In addition, it had to be considered that the [Seller] had only been willing to accept a small discount or a minor derivation from the agreed price respectively. The assumption that the [Seller] had been willing to accept such an - oral - solution - which would be very generous from the [Buyer]'s point of view - would not only contradict any experience of life but also any business acumen. Even the [Buyer] had assumed in the aftermath of the transmission of the note and the respective reaction of the [Seller] that no conclusive agreement had been reached. This could be seen from the fact that the [Buyer] had asked the [Seller] via letter of 31 July 2006 to meet in order to "discuss the outstanding items." Finally, the statements of witnesses Daniel R and Wolfram W would be more trustworthy than those of the witnesses of the [Buyer], as not even the amount of the shortage would have been sufficiently assessed. The option contract offered by the [Buyer] would not constitute an adequate equivalent to the loss incurred due to the arbitrary reduction of the price and the shortage - which had been proven in the aftermath. Only additional orders, where the price would not have been set by third parties, would have constituted a sufficient equivalent to the loss. Therefore, it would be obvious that Wolfram W and Daniel R had not been able to accept the proposal of the [Buyer] of 29 November 2005, wherefore no agreement had been reached. The incorrectness of the challenged findings could already be derived from the wording of the note "Following this, Company R [Seller] will accept the modifications of the invoices." According to the clear wording of the note, the modifications of the invoices should only be accepted subsequent to the compilation of a draft contract in respect to the option and the payment of EUR 40,000.00. A different interpretation of the note would not be possible from an objective point of view. At the least, the witness report of the employees of the [Buyer] would contradict all submitted documents and any rule of logical thinking or of general experience, respectively. It can be seen from the fact that the [Buyer] had shown its willingness to pay the claimed amount except for EUR 20,000 during the oral proceedings on 27 February 2007 that it had been aware of its weak arguments.
These allegations of the [Seller] are not justified.
First of all, it has to be objected to the allegation that the employees of the [Buyer] would be likely to lie due to the fact that the [Buyer] had breached the contract. On the one hand, particularly the employees W, F, H and D have not personally breached the contract, as they do not have the authority to such a decision. A site manager (W) or an accountant (F) are obviously not authorized to decide whether the invoice of a contractual partner of the [Buyer] has to be met in full or only partially. Such an important and momentous decision can supposedly only be made by the director of the [Buyer]. On the other hand, the fact that the employees of the [Buyer] have been heard as witnesses and have thus been obliged to tell the truth should not be neglected. Hence, it is not possible to qualify their statements as unreliable simply because they are employees of the [Buyer]. In addition, it has to be taken into account that the [Buyer] is convinced that there has not been a fundamental breach of contract as - according to the established facts - the [Buyer] has been of the opinion that the steel price it had to pay had to be assessed according to the wholesale price index as agreed on, wherefore a reduced price had to be paid in case the whole sale price index fell. This assumption cannot be seen as untenable due to the fact that it has been agreed on that a reduction of the steel price would lead to a reduction of the standard price. Therefore, a deliberate breach of contract by the [Buyer] cannot be assumed.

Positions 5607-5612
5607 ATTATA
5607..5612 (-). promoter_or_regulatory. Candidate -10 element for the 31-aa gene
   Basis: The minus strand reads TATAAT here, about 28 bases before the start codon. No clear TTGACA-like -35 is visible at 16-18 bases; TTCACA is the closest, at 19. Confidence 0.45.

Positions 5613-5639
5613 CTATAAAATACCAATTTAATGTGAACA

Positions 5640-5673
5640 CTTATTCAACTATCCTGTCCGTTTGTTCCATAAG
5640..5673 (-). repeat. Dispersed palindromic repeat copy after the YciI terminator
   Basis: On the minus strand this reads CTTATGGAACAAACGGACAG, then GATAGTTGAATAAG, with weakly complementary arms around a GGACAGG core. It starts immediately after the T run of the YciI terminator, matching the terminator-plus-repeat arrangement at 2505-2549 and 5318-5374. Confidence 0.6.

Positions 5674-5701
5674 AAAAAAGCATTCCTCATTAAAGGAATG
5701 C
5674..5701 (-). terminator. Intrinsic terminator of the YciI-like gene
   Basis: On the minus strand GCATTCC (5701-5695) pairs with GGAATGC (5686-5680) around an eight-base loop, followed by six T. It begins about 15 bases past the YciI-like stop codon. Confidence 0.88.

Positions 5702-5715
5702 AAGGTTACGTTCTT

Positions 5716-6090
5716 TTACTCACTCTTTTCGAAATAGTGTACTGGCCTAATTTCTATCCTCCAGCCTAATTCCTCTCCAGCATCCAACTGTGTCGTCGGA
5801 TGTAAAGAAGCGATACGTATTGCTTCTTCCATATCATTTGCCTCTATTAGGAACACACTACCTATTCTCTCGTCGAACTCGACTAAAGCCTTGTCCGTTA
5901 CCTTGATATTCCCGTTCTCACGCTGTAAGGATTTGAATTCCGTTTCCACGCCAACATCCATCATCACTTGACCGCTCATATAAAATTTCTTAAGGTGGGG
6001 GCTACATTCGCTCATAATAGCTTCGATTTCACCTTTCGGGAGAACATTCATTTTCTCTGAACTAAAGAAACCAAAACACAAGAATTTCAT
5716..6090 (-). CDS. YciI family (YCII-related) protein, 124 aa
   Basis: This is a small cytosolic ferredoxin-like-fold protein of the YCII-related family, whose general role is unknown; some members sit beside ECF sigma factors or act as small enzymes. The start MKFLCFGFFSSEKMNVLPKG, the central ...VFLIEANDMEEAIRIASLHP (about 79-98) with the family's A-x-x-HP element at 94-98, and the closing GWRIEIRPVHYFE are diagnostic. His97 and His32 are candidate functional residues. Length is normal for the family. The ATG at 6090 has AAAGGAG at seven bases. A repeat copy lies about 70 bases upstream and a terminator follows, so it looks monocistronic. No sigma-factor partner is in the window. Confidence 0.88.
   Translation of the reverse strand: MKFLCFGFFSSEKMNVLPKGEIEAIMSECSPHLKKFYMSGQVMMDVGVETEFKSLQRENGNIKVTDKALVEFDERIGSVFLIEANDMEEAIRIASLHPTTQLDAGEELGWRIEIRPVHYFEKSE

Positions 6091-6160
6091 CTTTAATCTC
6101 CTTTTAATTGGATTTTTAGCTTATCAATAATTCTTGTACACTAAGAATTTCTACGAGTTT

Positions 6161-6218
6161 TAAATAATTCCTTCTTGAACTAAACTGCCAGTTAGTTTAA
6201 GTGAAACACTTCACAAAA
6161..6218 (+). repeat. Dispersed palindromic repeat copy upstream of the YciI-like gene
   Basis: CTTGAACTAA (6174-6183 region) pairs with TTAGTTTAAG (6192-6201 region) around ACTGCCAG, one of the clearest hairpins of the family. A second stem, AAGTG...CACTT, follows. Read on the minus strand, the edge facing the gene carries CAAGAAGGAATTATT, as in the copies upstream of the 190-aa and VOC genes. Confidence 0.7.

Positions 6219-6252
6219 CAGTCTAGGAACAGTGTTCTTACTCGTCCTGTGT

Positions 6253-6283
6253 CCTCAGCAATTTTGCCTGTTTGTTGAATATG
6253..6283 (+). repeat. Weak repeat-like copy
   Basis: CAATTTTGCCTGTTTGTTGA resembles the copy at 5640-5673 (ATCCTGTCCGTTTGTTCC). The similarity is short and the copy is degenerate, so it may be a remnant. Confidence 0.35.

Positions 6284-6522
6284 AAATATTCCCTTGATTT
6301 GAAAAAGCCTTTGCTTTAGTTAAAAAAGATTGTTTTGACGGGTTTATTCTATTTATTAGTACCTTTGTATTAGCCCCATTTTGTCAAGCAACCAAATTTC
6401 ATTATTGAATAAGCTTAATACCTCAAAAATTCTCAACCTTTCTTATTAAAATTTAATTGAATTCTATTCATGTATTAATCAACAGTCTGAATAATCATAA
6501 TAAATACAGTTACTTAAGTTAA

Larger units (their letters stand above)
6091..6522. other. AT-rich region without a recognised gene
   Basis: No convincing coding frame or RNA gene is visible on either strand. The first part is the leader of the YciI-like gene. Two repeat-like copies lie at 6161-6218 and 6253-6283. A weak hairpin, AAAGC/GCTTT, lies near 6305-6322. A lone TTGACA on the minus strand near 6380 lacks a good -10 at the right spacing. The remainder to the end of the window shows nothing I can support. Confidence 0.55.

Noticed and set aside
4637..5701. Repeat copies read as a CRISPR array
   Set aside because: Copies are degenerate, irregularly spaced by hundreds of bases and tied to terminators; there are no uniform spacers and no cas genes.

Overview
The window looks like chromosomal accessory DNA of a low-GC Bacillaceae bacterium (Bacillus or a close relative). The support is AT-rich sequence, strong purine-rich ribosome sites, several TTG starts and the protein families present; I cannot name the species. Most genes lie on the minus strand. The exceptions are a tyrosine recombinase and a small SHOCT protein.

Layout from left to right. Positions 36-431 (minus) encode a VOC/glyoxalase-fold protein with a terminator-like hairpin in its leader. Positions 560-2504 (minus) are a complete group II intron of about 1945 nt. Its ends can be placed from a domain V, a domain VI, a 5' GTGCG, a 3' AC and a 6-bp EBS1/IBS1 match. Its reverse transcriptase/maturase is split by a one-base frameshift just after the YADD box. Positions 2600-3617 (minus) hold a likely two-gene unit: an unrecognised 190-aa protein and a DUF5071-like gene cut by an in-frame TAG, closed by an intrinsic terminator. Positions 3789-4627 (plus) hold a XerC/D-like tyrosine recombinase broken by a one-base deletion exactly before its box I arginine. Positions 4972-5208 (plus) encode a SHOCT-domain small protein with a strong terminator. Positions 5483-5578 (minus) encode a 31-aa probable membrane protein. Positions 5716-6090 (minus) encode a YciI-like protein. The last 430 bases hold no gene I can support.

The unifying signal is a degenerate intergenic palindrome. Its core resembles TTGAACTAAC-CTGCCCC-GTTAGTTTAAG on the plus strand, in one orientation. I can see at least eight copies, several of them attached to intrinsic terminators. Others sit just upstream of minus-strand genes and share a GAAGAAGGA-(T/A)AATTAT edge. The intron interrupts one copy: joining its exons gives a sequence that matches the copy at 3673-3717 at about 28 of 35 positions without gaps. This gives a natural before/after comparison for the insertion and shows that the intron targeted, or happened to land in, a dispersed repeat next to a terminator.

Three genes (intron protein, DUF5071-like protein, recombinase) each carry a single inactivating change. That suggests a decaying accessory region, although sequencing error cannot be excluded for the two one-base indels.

It cannot be excluded that the [Buyer] might have asked four employees to join the meeting on 29 November 2005 in order to have many witnesses for the content of the negotiations subsequently. However, this can be qualified as legitimate in the business world and cannot lead to the assumption that, due to this fact, the statements of the witnesses have to be questioned. Furthermore, it has to be assumed that the persons who acted for the [Seller] in this respect are experienced businessmen and had thus been able to notice the intention of the [Buyer]. Thus, they have been able to face the imbalance as regards numbers by compiling written minutes and having them signed by all attendants.
In general, the allegations of the [Seller] have to be countered by the fact that witness reports cannot be qualified as unreliable solely because they correspond in respect to the content.